Gears of War: Judgment Review

Our Rating
out of 5.0

This game was reviewed on the Xbox 360.

Gears of War is one of the defining series of the current console generation, and is now perhaps as synonymous with the Xbox brand as Halo. Due to Microsoft’s next console likely being announced at some point this year, Gears of War: Judgment is almost certainly the final Gears game that we’ll see on the Xbox 360, and as such stands as a bridge between the series’ history and the anticipated focus on social gaming that we’ll see with the next generation of consoles. Judgment is a prequel to the previous Gears of War trilogy, and tells the story of Kilo Squad, a quartet of soldiers who, at the start of the game, stand trial for their role in what appears to be the commandeering and unauthorized use of a massive COG weapon, the Lightmass Missile.

Throughout the course of Judgment, players get the chance to play as each member of Kilo Squad, some of whom will be more familiar than others. Starting with Damon Baird as he tells his testimony, the action then goes on to depict Sofia Hendrick as she relays her part of the story, Garron Paduk, previously of the UIR, and finally Augustus Cole, before returning to Baird for the final two chapters. Disappointingly, each character controls in an almost identical manner, and there aren’t any discernible differences in the strengths or weaknesses that come from playing as any individual member of Kilo Squad. As you play through the story, speech comes from both the trial and the squad chatter reacting to what’s happening on-screen, and the triggering of Declassified Missions can add a little extra background to what’s happening.

Whilst there are only six different chapters spread through the main storyline, each chapter is broken down into six or seven sections, with 42 being the final total. The length and focus of these sections are where Gears of War: Judgment shows its hand as a third-person shooter with a co-op emphasis, as each section usually lasts between five and ten minutes, and focuses on one or two intense firefights, making them perfect for a quick burst of drop-in/drop-out play. Whilst the sections themselves are quite short, the over-arching chapters that they fit into are fairly sizeable, and take place over a variety of locations around the town of Halvo Bay. The main campaign takes between seven and eight hours to complete on an initial playthrough (on Normal difficulty), and most of the Stars (discussed later) can be obtained in a single playthrough, depending on how well you perform. The Aftermath campaign structures levels more similarly to what’s been seen in Gears of War before, with six sections that are noticeably longer than Judgment’s offerings, although that campaign can be finished in about an hour and a half if you take your time.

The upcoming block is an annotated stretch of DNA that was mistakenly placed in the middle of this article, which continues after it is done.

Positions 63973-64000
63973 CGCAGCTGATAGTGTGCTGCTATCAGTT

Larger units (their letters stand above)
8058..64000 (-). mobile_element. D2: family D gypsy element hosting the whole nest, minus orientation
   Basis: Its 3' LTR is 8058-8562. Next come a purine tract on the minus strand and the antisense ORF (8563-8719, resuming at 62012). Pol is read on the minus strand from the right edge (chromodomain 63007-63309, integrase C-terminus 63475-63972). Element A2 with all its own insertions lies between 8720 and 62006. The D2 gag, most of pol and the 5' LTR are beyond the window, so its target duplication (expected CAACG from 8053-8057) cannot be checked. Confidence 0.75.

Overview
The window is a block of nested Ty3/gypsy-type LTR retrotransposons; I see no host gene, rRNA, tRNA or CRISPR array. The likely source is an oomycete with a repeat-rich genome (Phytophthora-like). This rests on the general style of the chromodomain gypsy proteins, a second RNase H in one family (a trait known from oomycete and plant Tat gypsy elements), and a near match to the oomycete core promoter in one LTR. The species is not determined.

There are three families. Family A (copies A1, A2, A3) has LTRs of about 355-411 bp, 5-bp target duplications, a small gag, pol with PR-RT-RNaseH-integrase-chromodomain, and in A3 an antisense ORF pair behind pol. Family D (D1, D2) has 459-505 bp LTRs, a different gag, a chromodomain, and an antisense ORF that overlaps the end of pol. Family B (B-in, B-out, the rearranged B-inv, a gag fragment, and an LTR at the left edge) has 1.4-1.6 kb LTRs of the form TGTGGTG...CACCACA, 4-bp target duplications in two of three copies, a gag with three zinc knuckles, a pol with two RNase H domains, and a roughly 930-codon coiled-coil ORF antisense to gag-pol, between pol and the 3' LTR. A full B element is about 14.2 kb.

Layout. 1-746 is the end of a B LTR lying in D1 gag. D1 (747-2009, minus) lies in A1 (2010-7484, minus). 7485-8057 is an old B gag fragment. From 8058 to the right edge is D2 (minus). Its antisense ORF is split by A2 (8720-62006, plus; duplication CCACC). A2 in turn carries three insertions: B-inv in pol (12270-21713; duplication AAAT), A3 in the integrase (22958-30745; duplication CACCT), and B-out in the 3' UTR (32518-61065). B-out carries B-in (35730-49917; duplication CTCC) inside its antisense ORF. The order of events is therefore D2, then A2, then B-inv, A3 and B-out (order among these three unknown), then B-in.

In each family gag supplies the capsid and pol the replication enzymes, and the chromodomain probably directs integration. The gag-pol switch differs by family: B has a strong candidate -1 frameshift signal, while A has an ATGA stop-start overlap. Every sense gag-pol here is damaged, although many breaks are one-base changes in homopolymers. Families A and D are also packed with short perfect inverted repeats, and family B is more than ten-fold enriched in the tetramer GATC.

What keeps each of these individual sections fresh is the inclusion of Declassified Missions, a first for the Gears of War series. Whilst there is some variation in the scenarios presented in Judgment’s campaign in vanilla form, such as being required to storm a beach or hold a series of rooms, Declassified Missions are where players should head if they want a different, constantly changing experience. Essentially acting as gameplay modifiers, Declassified Missions are triggered by activating a glowing COG symbol which is usually found towards the start of a section. Some of the parameters of these missions include replacing certain types of Locust with a more powerful strain, restricting Kilo Squad’s weapon types or ammo capacity, and sometimes adding a timer to the level, ensuring that you don’t spend too much time in cover. Declassified missions add a little bit of extra spice to the game, and ensure that the campaign doesn’t get too stale by constantly making the players switch up tactics and forcing them to use weapons that they may not otherwise have used. This is added to by the fact that when you reload a particular section (whether in a Declassified Mission or not), weapon locations and types and enemy varieties are altered, meaning that a particular firefight is never the same twice.